Cigarette smoking is an important cause of vascular and pulmonary morbidity and mortality and is increased among veterans. Both systemic and pulmonary endothelial cell (EC) injuries are important consequences of Cigarette Smoke (CS) exposure. CS is associated with an increased incidence of Acute Respiratory Distress Syndrome (ARDS), with the hallmark of increased endothelial permeability. Previous studies from our laboratory indicate that CS increases lung vascular permeability in mice and in cultured lung vascular EC; an effect involving decreased focal adhesion kinase (FAK) and RhoA GTPase activation. However, the components of CS involved in this injury are unknown. Acrolein is a highly reactive a, - unsaturated aldehyde that is present in CS and in exhaled breath condensates and blood of smokers. Our preliminary data indicate that acrolein, like CS, increases lung vascular EC permeability in vivo and in vitro; disrupts actin stress fibers, adherens junctions, and focal adhesion complexes; and decreases RhoA and FAK activation. CS- and acrolein-induced lung endothelial injury is prevented by inhibition of aldehyde stress in vivo and in vitro. Our Overall Objective is to understand the mechanism of CS-induced lung endothelial cell dysfunction. We hypothesize that acrolein mediates CS-induced EC dysfunction resulting in increased permeability pulmonary edema via carbonylation of RhoA and FAK in lung endothelial cells.
Aim 1. We will determine: The effects of acrolein on lung microvascular barrier function in vivo and in vitro, including: a. The effects f acrolein on mouse lung microvascular permeability. b. The effects of acrolein on RhoA and FAK carbonylation and inactivation and the mechanism(s) of these changes. c. If inhibition of protein carbonylation attenuates CS- and acrolein-induced increased vascular permeability in vivo and in cultured lung EC. Circulating extracellular vesicles (EV) bearing EC surface markers have been isolated from plasma of smokers and our preliminary data indicate that there are increased circulating EV in plasma of mice exposed to CS. Our preliminary data show that EV isolated from EC treated with acrolein significantly increased EC permeability, compared to EV isolated from EC treated with vehicle. Therefore, we also hypothesize that acrolein in CS decreases lung endothelial barrier function via EV.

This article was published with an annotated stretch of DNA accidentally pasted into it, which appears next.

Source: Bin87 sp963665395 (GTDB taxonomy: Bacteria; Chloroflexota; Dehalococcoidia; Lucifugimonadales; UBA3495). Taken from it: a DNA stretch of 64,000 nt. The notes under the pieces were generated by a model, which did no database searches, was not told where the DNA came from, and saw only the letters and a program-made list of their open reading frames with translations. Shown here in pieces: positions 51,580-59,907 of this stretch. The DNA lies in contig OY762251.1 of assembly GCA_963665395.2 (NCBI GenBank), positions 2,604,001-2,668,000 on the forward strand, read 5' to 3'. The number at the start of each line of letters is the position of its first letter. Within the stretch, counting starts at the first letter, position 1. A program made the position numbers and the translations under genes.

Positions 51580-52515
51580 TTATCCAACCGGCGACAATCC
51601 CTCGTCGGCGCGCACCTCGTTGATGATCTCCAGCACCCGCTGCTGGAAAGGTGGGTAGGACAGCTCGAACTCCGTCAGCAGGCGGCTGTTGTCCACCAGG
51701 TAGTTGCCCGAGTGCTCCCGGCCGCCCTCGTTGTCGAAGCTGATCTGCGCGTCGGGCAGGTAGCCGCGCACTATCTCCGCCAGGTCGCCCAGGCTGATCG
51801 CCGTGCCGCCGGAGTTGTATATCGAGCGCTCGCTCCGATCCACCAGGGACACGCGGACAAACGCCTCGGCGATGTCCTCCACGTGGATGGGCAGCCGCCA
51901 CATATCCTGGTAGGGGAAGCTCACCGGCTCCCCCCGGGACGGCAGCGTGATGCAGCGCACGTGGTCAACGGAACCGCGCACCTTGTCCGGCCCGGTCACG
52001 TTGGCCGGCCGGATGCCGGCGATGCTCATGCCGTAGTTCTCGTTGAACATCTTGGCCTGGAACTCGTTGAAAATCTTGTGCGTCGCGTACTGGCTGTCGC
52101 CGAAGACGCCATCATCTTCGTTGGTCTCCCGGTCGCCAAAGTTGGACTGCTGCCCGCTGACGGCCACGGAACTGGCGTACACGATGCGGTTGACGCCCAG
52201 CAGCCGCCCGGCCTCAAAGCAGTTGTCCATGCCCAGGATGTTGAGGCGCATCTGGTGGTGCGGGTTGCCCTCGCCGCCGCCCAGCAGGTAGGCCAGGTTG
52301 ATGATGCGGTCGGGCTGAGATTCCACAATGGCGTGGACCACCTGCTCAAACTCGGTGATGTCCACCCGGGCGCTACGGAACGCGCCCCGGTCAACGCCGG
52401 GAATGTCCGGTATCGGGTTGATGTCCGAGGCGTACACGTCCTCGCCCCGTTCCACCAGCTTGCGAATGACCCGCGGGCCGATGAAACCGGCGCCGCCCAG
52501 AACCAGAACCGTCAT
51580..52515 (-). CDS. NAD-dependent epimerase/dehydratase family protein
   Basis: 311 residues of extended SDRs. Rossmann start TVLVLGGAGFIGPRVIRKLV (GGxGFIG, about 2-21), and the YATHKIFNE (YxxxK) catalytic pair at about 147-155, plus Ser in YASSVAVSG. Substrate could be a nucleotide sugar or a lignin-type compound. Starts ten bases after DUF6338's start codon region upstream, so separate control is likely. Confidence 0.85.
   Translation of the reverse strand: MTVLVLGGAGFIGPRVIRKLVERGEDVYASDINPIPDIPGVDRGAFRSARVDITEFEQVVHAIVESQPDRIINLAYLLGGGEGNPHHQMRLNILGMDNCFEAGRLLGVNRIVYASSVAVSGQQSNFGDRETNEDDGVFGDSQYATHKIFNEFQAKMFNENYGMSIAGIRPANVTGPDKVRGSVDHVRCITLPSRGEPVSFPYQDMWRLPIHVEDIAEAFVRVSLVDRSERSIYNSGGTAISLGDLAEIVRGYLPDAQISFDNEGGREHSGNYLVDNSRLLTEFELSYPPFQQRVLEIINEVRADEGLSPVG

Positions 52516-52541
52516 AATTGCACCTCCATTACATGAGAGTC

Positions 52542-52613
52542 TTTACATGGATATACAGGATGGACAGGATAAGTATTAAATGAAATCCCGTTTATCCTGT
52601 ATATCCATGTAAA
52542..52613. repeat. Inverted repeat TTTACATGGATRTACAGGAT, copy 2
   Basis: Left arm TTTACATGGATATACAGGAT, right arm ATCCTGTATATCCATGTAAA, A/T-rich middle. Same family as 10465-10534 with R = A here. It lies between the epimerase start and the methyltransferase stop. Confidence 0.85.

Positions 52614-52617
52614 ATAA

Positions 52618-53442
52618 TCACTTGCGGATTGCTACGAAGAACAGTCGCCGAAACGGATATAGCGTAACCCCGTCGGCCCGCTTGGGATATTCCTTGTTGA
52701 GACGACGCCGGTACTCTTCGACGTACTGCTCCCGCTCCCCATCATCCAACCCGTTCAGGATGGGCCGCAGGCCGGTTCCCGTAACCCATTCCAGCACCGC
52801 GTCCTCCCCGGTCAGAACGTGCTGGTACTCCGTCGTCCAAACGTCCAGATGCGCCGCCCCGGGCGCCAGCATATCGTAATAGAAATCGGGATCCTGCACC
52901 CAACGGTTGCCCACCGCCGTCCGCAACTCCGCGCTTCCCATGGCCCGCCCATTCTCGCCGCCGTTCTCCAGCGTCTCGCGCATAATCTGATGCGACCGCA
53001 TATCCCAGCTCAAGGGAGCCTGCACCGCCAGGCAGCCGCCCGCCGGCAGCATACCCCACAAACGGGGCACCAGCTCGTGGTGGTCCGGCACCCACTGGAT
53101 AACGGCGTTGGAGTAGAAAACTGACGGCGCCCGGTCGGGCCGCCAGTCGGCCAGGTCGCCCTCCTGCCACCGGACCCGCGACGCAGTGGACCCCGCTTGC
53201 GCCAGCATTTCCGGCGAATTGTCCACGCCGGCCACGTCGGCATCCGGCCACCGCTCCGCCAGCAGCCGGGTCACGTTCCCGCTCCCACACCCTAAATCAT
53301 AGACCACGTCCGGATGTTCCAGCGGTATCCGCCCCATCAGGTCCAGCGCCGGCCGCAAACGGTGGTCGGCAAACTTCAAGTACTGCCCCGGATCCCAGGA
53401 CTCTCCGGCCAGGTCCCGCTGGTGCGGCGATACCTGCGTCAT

Aim 2. We will determine the role of circulating and lung EV in CS- and acrolein-induced lung injury, including: a. Characterization of formation of EV in response to CS and acrolein exposure. b. The effects of circulating and lung EV from CS- or acrolein-exposed mice on lung EC barrier function in healthy mice and in cultured mouse lung microvascular EC (LMVEC). c. The effect of EV isolated from CS- or acrolein-exposed LMVEC on carbonylation and activities of RhoA and FAK in unexposed LMVEC and in purified proteins. d. If inhibition of protein carbonylation prevents lung vascular injury caused by EV from CS- or acrolein-exposed mice. These studies will comprehensively assess the effects of acrolein on lung EC and EV and their roles in CS-induced lung vascular permeability. Better understanding of CS-induced lung EC injury is likely to enhance understanding of both ARDS and more chronic CS-induced diseases that may involve endothelial injury, such as COPD.
Cigarette smoking contributes to the leading causes of death in the US, including lung and cardiovascular diseases. Cigarette smoking is common among Veterans. Among the lung disorders associated with cigarette smoking is acute lung injury that results from injury to cells lining the lung blood vessels. The goal of the proposed studies is to determine whether acrolein, a major component of cigarette smoking, is the cause of lung blood vessel injury and acute lung injury associated with smoking. Since acrolein is also a constituent of 'burn pit' smoke, these studies are also relevant to occupational exposures among OEF/OIF Veterans.
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